Statistics prove that Vista has had little impact on deterring users away from Linux and Apple, in the same manner as it did not push new customers away from Windows or drive them to adopt a rival platform. According to statistics from Market Share by Net Applications Vista, the various distributions of Linux and Mac OS X are steadily, but surely on an ascendant trend. Linux accounts for 0.71% of the market, Mac OS has a share of 6% and Vista grew to 4.52% at the end of June with XP down to 81.94%.
Apple is seeing strong sales of its Intel-based platform with the adjacent Mac OS X Tiger. The situation with Linux is a tad more confuse, but current market moves from U.S. computer manufacturer Dell are an indication that there is a consistent demand for Linux. And Microsoft claims that Windows Vista is selling, and how... Closing in on the first six months on the market, Kevin Turner, Microsoft Chief Operating Officer revealed at the Financial Analyst Meeting 2007, that the company shipped in excess of 60 million licenses for the operating system.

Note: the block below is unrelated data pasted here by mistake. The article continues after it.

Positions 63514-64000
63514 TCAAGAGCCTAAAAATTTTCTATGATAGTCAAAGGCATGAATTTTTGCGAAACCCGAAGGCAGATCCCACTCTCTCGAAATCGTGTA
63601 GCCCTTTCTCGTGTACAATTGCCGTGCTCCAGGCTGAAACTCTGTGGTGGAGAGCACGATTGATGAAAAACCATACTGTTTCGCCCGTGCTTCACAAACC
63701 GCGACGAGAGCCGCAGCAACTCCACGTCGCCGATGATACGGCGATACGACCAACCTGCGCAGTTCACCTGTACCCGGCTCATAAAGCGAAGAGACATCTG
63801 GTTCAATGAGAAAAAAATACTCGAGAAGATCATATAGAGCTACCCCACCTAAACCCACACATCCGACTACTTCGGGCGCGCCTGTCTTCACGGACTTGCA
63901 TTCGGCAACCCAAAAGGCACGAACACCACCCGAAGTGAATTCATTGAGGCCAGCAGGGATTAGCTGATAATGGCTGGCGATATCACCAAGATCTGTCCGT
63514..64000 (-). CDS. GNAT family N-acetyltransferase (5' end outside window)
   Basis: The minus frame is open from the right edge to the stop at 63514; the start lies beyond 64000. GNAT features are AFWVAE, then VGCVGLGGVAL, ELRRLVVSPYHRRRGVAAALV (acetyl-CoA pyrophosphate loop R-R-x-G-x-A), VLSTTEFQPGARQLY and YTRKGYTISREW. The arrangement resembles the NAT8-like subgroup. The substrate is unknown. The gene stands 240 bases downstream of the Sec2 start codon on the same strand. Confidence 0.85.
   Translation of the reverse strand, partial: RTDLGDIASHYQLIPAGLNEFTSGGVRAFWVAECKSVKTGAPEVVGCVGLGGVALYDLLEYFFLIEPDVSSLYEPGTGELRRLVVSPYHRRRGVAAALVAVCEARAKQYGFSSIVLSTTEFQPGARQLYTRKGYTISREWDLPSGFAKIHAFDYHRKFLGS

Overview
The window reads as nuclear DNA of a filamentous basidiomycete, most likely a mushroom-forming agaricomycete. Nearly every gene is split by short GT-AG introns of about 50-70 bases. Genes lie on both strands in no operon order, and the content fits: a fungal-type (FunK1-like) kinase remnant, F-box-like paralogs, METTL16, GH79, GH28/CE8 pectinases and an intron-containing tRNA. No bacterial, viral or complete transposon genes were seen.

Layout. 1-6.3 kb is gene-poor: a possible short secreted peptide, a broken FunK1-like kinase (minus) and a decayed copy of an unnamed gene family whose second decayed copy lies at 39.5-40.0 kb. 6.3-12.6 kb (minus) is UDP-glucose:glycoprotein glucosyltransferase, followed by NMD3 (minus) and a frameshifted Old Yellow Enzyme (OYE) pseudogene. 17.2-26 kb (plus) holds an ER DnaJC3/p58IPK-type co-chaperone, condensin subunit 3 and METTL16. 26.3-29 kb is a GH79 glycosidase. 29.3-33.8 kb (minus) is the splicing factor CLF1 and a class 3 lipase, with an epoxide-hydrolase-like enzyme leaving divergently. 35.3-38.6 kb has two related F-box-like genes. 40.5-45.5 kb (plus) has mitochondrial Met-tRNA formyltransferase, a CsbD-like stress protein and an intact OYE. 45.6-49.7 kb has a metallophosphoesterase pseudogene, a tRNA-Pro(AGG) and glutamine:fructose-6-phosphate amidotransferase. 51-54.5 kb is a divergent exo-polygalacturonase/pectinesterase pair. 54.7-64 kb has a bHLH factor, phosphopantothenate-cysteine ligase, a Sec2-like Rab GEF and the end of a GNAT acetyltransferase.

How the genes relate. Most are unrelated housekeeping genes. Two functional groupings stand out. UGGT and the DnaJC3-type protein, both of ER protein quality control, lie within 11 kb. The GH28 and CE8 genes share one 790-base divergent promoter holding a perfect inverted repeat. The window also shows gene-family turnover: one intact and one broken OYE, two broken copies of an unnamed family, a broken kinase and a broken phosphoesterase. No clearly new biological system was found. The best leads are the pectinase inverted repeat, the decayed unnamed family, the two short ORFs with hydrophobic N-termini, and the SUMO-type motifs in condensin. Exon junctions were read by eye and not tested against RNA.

Now, there are those that have been living with Windows Vista since the time the operating system was still referred to as Longhorn. No less than 50 families around the globe participated in a Microsoft experiment designed to evaluate the platform's readiness for the household. But even outside of Microsoft's small pet project, over 5 million beta testers accessed the operating system long before it hit the shelves. In total, Vista shipped over 60 million licenses, and whatever your perspective – because shipped does not by all means equal sold, and sold is not synonymous with use – the platform does account for an installed base larger than any other rival operating systems.